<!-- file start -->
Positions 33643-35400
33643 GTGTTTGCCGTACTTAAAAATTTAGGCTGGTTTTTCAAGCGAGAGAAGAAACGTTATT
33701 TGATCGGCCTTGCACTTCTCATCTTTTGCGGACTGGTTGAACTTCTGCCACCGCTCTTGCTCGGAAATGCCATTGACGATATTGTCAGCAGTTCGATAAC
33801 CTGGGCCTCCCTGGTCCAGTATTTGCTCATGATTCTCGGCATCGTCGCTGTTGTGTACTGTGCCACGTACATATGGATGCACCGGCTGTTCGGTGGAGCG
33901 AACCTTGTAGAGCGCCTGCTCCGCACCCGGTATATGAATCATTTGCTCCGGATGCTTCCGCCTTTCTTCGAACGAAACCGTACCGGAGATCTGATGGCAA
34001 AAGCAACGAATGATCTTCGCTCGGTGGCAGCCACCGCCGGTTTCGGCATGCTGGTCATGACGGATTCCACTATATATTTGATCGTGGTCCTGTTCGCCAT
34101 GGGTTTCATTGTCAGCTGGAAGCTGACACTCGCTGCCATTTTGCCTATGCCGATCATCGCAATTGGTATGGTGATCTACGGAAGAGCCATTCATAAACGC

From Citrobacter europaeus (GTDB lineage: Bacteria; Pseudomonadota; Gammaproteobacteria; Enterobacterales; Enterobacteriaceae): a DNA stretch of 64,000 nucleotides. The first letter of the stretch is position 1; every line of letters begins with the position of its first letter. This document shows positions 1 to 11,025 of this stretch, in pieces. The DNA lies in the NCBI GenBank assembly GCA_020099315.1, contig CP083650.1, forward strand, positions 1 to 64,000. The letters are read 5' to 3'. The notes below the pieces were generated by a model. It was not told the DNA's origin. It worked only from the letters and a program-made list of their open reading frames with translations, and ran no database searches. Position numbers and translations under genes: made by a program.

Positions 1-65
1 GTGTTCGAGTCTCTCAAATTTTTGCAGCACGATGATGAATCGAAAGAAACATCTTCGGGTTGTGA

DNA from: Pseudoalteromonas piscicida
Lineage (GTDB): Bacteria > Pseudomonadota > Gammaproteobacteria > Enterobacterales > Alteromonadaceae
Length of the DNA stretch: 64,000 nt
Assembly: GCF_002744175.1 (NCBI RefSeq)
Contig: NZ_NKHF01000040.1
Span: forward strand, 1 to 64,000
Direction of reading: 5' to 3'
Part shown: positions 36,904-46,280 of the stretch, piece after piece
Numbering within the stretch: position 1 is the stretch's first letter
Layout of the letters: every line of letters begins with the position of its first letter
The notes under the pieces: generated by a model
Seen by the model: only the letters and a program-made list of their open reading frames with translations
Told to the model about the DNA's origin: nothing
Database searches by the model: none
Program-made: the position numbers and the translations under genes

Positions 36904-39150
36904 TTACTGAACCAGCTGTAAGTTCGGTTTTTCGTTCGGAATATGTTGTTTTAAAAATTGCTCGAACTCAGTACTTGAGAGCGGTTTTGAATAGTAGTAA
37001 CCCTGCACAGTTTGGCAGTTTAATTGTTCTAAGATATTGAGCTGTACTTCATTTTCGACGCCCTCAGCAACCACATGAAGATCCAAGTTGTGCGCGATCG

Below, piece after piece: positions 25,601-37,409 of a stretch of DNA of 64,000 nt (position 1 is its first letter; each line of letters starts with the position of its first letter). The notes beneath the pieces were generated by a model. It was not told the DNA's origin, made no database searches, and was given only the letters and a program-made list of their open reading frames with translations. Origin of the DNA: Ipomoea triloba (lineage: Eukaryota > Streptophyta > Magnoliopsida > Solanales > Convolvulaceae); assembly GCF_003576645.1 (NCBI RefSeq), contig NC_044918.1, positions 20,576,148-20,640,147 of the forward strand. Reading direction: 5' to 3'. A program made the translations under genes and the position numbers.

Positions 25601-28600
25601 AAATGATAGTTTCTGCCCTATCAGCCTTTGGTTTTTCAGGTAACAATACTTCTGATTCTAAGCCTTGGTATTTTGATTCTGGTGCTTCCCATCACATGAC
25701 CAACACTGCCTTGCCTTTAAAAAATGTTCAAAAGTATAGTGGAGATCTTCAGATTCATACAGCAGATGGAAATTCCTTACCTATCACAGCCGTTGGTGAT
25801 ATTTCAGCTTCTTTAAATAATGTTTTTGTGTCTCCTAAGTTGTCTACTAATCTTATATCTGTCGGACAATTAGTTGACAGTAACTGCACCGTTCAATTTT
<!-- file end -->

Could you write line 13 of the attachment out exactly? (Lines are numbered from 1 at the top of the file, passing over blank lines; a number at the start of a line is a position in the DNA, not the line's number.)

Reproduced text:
Length of the DNA stretch: 64,000 nt